The Gilded Serpent presents...
Zaharr's Memoir-
Part 7: Putting it together
by Zaharr A. Hayatti

Zaharr shares her struggles and her triumphs as a dancer from 1966 to the present. “For many of us, it was a hard road that led to North Beach and beyond.” she writes. Return to read her story as it unfolds here in the Gilded Serpent.

I was seeing my teacher [Ed- this teacher has requested that her name not be revealed] more often and finally became a cautious friend of her snake. I tried not to think about what had happened to the mice, but one day, as we passed beside his warm cage, she showed me. “See that big lump in his middle? He swallows the mice whole, and then afterward he has to sleep for a long time while his ‘dinner ‘ is digested.” This was so much more information than I ever wanted to have, but part of my teacher‘s warmth and charm was her down-to-earthiness! It was one of the things that I grew to love about her.

We discussed my daily practice sessions, which were becoming around four hours or so with extra time for playing the finger cymbals, and she told me it was great that I had worked so hard. “Pretty soon you can become professional if you keep up this pace!” she said. That thought had never even crossed my mind! I was studying this art form simply because something inside of me compelled me to move forward into it.

It was also my impression that to become a professional dancer required years of study, and I had been at it less than a month. “Really Zaharr, I’m not kidding.” she said with a serious look on her face. “It is as if you are just ‘remembering’ the steps and the moves, and not doing them for the first time.”

I wasn’t quite certain that I had heard her correctly, and so I just continued complaining: “But I still cannot coordinate my feet with the rest of my body movements AND the finger cymbal rhythms.” I was feeling frustrated by this since it really had become easy to do the moves but not all of them at the same time. “ Well, I planned a little treat for you today,” she confided, “let’s see how this works.”

Intrigued, I watched her as she went over to her stereo and took out a recording I had not seen or heard before. Next, she slipped into the kitchen for a few moments, and returned with two glasses and a cool bottle of German wine, “liebefräumilch”. “ I can’t drink of course, but you’re old enough,” she laughed softly. She poured a little bit for herself, just a tiny sip, actually, and a pretty generous one for me. We shared a ritual toast to the success of my new career, and I drained my glass!

“Now we are going to position ourselves differently than we have been doing so far,” she told me. I had been dancing beside her and copying her movements. Now she wanted me to imagine that we were dancing in a large circle, on one of the lovely oriental rugs that were scattered around our practice room. I was to follow her and do the best that I could to imitate her moves. She refilled my glass, helped me to attach the little chain of coins around my hips, and then she put the music on. It was totally different than the music to which we had been dancing. She said that it was Turkish, and the other one had been much more sedate Arabic music.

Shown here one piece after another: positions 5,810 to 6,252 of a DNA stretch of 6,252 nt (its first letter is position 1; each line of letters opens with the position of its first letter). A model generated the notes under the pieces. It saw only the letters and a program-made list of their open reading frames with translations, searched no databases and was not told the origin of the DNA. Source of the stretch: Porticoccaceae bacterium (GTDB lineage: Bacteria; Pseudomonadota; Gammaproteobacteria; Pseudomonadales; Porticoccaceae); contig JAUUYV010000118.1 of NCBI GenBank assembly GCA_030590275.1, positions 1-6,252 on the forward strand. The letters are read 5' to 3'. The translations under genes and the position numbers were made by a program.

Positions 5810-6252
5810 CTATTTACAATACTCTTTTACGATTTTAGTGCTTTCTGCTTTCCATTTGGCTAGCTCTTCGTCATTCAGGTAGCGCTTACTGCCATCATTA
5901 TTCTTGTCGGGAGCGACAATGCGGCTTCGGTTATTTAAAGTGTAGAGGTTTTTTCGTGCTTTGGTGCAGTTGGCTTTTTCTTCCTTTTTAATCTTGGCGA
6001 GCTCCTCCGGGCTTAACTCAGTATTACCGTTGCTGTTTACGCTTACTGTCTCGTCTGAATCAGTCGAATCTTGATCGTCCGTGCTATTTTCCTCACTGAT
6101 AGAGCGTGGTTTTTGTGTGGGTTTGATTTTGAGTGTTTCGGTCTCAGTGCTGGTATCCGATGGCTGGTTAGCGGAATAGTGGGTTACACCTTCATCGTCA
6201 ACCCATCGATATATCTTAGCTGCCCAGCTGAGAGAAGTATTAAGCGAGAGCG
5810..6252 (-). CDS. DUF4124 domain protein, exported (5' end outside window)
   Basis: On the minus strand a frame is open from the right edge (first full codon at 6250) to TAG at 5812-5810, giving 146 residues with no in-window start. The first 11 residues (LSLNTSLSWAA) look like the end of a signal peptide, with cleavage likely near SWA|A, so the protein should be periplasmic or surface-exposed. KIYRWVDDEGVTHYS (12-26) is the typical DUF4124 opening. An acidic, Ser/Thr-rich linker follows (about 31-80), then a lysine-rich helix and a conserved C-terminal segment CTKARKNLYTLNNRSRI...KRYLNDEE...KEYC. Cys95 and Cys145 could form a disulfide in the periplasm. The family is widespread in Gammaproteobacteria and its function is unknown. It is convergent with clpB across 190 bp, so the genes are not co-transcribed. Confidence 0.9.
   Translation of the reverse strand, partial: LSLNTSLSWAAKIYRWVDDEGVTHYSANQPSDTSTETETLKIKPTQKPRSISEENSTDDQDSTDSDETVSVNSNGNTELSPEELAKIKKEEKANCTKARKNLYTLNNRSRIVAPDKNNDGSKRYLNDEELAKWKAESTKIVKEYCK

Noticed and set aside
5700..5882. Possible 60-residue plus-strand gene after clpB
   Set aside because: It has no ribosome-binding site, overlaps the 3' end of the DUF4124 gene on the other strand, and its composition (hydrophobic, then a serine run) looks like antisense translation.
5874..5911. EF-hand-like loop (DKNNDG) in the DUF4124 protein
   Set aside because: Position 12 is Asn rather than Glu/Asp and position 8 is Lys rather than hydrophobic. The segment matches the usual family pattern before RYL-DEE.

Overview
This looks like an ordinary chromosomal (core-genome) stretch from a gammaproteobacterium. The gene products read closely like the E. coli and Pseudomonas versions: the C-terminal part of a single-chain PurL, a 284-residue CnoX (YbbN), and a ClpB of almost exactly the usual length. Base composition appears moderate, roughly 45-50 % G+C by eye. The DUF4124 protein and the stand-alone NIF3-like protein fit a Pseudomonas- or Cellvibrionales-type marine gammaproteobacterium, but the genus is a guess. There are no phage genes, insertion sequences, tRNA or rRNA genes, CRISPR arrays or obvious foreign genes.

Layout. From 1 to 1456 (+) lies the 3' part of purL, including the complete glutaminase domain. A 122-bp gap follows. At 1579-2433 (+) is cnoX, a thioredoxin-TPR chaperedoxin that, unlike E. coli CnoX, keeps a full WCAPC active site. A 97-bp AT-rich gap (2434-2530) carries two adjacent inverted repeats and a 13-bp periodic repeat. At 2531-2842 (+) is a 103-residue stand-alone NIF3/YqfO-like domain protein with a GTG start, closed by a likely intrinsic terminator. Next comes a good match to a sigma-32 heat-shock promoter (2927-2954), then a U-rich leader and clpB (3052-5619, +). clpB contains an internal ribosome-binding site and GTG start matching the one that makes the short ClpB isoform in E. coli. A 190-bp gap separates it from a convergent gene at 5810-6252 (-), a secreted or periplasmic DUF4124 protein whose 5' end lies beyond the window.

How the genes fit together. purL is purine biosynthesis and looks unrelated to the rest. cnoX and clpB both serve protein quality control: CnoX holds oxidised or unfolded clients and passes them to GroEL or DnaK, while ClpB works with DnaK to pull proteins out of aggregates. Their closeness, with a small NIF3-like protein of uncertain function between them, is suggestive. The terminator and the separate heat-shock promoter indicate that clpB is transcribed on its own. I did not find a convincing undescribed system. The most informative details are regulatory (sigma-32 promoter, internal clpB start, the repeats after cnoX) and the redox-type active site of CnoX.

The Turkish music was so different! It was a lot faster and the sound somewhat “brighter” with heavy rhythmic undertones. By the time she turned the record over, I was right there, behind her, doing every move! I was smiling, relaxed, flowing along right behind her, with my finger cymbals steady on the different rhythms.

We twirled together, we accented the beats with our hips, our toes, our shoulders, and coordinated the total with our finger cymbals. We had made it to that special place for which we had been searching, to bring the whole picture together!

We finished dancing to the second side of the album and collapsed together, giggling. She poured me another glass of wine, and we relaxed for a while in the soft afternoon sunshine, which flooded the room and dappled the soft, oriental rugs.

“You’ve got it now, Zaharr, this is how it is supposed to feel. You are learning how to dance from your heart, because the wine has helped you to forget just enough to let you relax! I predict that we will be working on your costumes soon, and you will be a paid professional before this month is out!” I was feeling awfully giddy and pretty silly by this time, and yet I still could not even imagine that what she was saying could possibly be true.

Two months from the day I first knocked on my teacher’s door, I was dancing to the live Greek Band at “The Café Minerva” on Eddy Street, Friday and Saturday nights. Within six months, I was dancing six nights a week at “The Bagdad” on Broadway, in North Beach, with my photograph in Yousef’s window, where it stayed for far too many years!

But first, there are a few more adventures to share with you about how my very own magic flying carpet got me there…

See Zaharr's "Bio-page" for previous chapters of her memoir

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